Duran Duran / Mean Streets Article, December 04 Issue

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Duran Duran
By George A. Paul

New Wave is back in vogue. I know — you’ve heard it all before. This time, it’s really true as rock groups are once again crafting fun and danceable, synth pop-leaning tunes. Fortunately, the original members of pioneering British band Duran Duran (vocalist Simon LeBon, keyboardist Nick Rhodes, bassist John Taylor, guitarist Andy Taylor and drummer Roger Taylor) are back to show everyone how it’s done.

Astronaut, the reunited group’s first studio album since 1983’s Seven and the Ragged Tiger, features some tight, funky jams (“Taste the Summer”), block rockin’ beat excursions (“Want You More,” “Nice”) and haunting ballads in trademark Duran Duran fashion (“Finest Hour”). Former Chic leader Nile Rodgers (“The Wild Boys,” Notorious), Don Gilmore (Linkin Park) and Dallas Austin (Madonna, TLC) all lent production assistance. A new compilation, Singles Box Vol. 2 (1986-1995), is in stores now.

Rhodes founded the Birmingham quintet in 1978 and manned the soundboard for Dandy Warhols’ 2003 disc Welcome to the Monkey House. He squeezed in a brief phone chat with me before heading out to the Virgin Megastore in Hollywood, where a thousand fans turned up for an album signing.

This reunion came about in a single day back in 2000. Were you surprised how quickly the other guys signed on when the idea was first brought up?
Not really. I knew John and Simon were interested. So it was really down to Andy and Roger. Part of me was skeptical, thinking, ‘Are they ready for it?’ Another part of me felt that the timing seemed right for all of us. If we were ever going to do it, now would be the time. And they felt the same way.

Did it take awhile to get reacquainted with everyone’s playing styles again?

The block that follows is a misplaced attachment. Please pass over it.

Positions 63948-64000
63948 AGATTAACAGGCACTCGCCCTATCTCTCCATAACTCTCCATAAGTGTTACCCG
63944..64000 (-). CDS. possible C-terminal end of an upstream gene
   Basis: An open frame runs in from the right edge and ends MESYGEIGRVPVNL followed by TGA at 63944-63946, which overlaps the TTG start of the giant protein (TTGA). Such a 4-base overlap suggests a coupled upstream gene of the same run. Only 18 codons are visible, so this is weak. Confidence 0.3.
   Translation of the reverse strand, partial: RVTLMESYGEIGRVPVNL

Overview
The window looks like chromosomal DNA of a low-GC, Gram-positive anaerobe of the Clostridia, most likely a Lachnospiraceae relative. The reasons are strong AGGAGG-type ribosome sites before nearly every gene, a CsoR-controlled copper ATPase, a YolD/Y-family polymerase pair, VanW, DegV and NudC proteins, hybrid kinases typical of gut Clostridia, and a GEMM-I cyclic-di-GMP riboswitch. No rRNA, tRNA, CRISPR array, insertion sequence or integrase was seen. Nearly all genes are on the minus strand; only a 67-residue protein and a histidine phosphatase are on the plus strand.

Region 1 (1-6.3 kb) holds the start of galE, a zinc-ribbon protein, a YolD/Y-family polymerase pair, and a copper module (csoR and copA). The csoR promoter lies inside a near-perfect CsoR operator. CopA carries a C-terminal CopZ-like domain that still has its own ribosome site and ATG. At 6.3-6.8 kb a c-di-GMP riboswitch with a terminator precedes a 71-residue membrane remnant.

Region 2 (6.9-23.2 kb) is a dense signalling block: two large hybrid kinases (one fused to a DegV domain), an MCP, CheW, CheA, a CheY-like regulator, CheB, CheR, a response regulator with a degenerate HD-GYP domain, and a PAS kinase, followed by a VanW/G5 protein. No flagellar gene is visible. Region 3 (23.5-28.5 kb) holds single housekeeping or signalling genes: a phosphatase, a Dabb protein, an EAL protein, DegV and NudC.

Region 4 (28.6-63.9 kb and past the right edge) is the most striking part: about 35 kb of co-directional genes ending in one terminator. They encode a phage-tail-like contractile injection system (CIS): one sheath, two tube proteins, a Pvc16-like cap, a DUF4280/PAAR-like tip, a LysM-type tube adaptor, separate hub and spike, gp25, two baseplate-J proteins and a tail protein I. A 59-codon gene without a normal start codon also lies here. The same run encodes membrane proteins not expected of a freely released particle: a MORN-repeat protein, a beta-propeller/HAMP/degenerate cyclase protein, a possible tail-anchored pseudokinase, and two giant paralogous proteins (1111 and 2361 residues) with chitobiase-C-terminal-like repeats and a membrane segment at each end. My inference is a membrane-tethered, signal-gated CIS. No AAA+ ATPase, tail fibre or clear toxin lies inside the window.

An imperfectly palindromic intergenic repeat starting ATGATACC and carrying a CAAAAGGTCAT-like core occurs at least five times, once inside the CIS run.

It took about 10 minutes … there’s something about the chemistry with five of us in a room that brings out some kind of bizarre magic. You can’t really put your finger on why. It’s almost immediate when we start writing.

Tell me about the process you went through to make Astronaut.
We worked for a long time on this one. Never mind the 15-year buildup and going into the studio. It’s actually taken us a three-year period to write, record and mix all the songs … to physically get to this point has been quite a journey.

Was it less stressful in the studio compared to the early ‘80s, when the band was on an endless treadmill?
We had plenty of time because we funded it ourselves and we didn’t have a label. We set our own agenda and basically kept writing until there was enough material. Then we sought out a record label, which proved to be a lot harder than we’d imagined.

You ended up doing some low-key gigs first.
Yeah, we decided to get the live show back up to speed. That’s really what [got us signed]. Once we were onstage in front of an audience again and saw the reaction, we thought, ‘Yeah, this is why we do it!’

On Astronaut, you’ve managed to revisit the classic Duran Duran sound while making it fresh at the same time. Was that hard to achieve?
Not really. We didn’t want this to sound like a parody of the early stuff. Duran Duran has always been about technology and production and being cutting edge.

Nowadays, more alt-rock artists are citing Duran Duran as an influence. Are you pleased to see the band finally getting its props?
You know what really pleases me? The bands mentioning us are really great and unique: the Killers, Franz Ferdinand, Scissor Sisters, The Faint — they’ve all got a personality and character of their own. And they all write their own stuff … when we were growing up listening to Bowie, T-Rex, Roxy Music, Kraftwerk and then punk rock, it was about having an edge, having style, an attitude and writing great songs.

Which of Duran Duran’s previous albums have withstood the test of time?
The first two and The Wedding Album are probably the strongest ones, aside from the new one. Having said that, I listened to [1997’s] Medazzaland about a year ago and I was fascinated to find things I’d temporarily forgotten we’d done. “Undergoing Treatment” is incredibly unique. I like it when we go out there and experiment a little more.

Since you’ve signed a multi-album deal with Epic Records, will we see some more experiments in the future?
It’s amazing where we can go with the lineup we have now. Because the sound is so distinctive and recognizable as Duran Duran, we can make a hip-hop sounding single or do something more ambient or electronic and it still sounds like us. We intend to spread our wings as far as we can over the next few years.

On the web: www.duranduran.com

Courtesy Mean Streets Magazine and online, http://mag.meanstreet.com/article.php?article_id=311&issue_id=60